System Buyer’s Guide: $1700 Performance Midrangeby Mike Jones and Jarred Walton on May 12, 2010 4:52 AM EST
Market Overview: $1700 Performance Midrange
Many things have changed in the nine months since our last midrange system guide hit the press, some for the worse—a moment of silence, please, for the passing of yesteryear’s RAM bonanza—but most for the better. ATI in particular deserves a nod for raising the bar for single-chip graphics card performance with its Cypress line (and, more recently, NVIDIA for its Fermi parts). All told, a ~$1700 complete system (~$1200 for the base) built around the i5-750 or one of AMD's Phenom II CPUs promises to deliver better performance than last year’s entry in most applications and beat it soundly in gaming and other graphics intensive tasks, all in spite of today’s significantly greater cost per GB of RAM. The icing on the cake? In a climate of ever-increasing energy costs and concerns, the current installment of the performance midrange system is significantly more energy efficient—particularly on the Intel side of the fence.
Our recommendations today skew pretty heavily toward graphics performance, with the single most expensive part—the factory OCed Gigabyte Radeon HD 5850—comprising approximately 25% of the base system cost (or about 18% of the complete system). Though it may be a little over the top for some, one look at graphics card comparison charts will tell you that things drop off rather precipitously after the 5850, with the drops in performance not corresponding all that sensibly to the drops in price. While there are plenty of less expensive cards that will still deliver acceptable performance—for many, at any rate—none seem to offer as desirable a mix of price, performance and future proofing (DX11) as the 5870’s little brother. For our midrange builds today, it feels just about right. If you're not worried about gaming or graphics, feel free to downgrade to something else, but we'd recommend sticking with at least an HD 5670 to get all the latest and greatest video decoding and power management features, or grab an HD 5450 if you're willing to skip out on a few extras like vector adaptive deinterlacing. Or if you don't care about DX11 right now and think CUDA is more important, you might prefer the GT 240.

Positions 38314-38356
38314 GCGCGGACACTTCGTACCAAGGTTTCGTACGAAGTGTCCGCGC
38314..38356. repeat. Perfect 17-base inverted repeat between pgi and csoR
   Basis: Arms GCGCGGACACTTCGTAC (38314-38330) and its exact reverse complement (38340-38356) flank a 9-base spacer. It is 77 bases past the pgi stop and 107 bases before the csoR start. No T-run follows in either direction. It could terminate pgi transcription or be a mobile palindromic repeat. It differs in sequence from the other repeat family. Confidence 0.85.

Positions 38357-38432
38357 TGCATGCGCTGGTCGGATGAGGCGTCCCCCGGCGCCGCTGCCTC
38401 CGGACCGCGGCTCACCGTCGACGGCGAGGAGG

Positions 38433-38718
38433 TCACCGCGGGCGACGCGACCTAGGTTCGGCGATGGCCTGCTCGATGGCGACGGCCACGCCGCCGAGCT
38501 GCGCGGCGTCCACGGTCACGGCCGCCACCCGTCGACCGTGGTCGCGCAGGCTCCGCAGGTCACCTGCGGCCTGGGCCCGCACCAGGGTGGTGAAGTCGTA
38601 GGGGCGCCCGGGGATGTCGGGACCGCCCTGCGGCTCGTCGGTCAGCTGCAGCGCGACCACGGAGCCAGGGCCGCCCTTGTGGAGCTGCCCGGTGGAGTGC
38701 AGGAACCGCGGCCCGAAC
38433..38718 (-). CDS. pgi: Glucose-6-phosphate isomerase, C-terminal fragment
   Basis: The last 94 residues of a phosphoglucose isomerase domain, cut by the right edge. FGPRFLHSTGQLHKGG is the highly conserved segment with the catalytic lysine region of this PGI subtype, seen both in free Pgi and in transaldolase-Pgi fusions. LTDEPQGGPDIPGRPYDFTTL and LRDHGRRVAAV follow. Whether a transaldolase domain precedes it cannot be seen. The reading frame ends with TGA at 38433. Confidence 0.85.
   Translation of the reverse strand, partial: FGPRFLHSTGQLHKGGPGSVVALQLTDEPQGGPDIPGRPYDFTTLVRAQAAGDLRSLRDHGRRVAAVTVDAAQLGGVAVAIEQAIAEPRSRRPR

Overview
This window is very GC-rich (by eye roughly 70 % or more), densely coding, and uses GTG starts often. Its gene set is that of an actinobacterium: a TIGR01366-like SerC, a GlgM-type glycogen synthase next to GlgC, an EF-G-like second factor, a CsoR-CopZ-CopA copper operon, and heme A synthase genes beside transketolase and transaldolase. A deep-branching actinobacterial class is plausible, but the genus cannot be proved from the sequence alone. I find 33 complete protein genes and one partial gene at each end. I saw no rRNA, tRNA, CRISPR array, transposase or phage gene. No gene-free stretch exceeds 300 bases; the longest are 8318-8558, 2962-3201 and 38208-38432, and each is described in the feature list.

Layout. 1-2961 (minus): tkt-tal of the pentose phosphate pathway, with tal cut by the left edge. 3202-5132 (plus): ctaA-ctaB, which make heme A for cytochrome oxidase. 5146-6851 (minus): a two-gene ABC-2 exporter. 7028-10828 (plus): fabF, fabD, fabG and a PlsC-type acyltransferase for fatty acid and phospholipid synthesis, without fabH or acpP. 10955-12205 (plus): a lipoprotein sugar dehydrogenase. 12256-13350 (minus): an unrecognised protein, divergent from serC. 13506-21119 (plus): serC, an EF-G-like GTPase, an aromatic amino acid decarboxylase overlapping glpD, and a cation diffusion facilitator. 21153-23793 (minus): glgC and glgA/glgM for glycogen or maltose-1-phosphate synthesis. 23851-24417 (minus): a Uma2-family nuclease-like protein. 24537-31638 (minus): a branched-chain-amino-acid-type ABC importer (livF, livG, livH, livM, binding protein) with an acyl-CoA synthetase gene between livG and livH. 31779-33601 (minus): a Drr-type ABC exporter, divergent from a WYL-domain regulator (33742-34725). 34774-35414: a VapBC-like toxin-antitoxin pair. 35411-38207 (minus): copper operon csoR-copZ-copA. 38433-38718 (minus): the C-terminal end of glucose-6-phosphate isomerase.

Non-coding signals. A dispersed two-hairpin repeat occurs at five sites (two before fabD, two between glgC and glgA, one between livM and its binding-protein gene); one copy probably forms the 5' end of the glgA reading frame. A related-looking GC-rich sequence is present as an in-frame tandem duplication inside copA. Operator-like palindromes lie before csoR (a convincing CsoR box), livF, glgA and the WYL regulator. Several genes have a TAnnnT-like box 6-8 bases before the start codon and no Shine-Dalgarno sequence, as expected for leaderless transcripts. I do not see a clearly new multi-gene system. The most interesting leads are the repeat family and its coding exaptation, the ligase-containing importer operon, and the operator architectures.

As usual, we'll have both AMD and Intel recommendations today, with a common set of shared components. The story hasn't changed much when comparing AMD vs. Intel. You can get more cores at a lower price with AMD, but Intel will give you higher performance at the same clock speed (and generally higher clock speeds) along with substantially lower power consumption. If you're interested in Clarkdale over Lynnfield, you might also want to give Lloyd Case's recent article a read. Clarkdale certainly uses less power, but there's no beating quad-core Lynnfield performance. On the AMD side, the big question is whether you want to go with an older quad-core Phenom II, or if you want to spring for the new Phenom II X6. Considering the slightly lower power requirements and AMD's Turbo Core technology, we recommend making the move to X6 if you're going the AMD route.
Now let's get to the specific recommendations; if you're looking for performance comparisons we suggest looking at our Bench results for the recommended processors.
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GullLars - Wednesday, May 12, 2010 - link
Logical fail; strawman argument.
The motherboard on either setup has 6 SATA ports, not 1. You are not limited to using 1 storage device.
Also, most users that watch BluRay films has either a PS3/xbox360 or a BluRay player. Choosing a BD player over an SSD for this build makes me want to go /wallbash
I would also like to correct you on another point. Windows 7 64Bit proffesional edition with all updates and security essentials + MS office + Open office + Firefox + Burning program and most other _core apps_ will take up roughly 16GB once pagefile and hibernation is deactivated (or pagefile reduced to a few hundred MBs). Adding the full CS4 suite, a music editing program, 3DS max, and a couple of other apps will still leave you around the 30GB mark.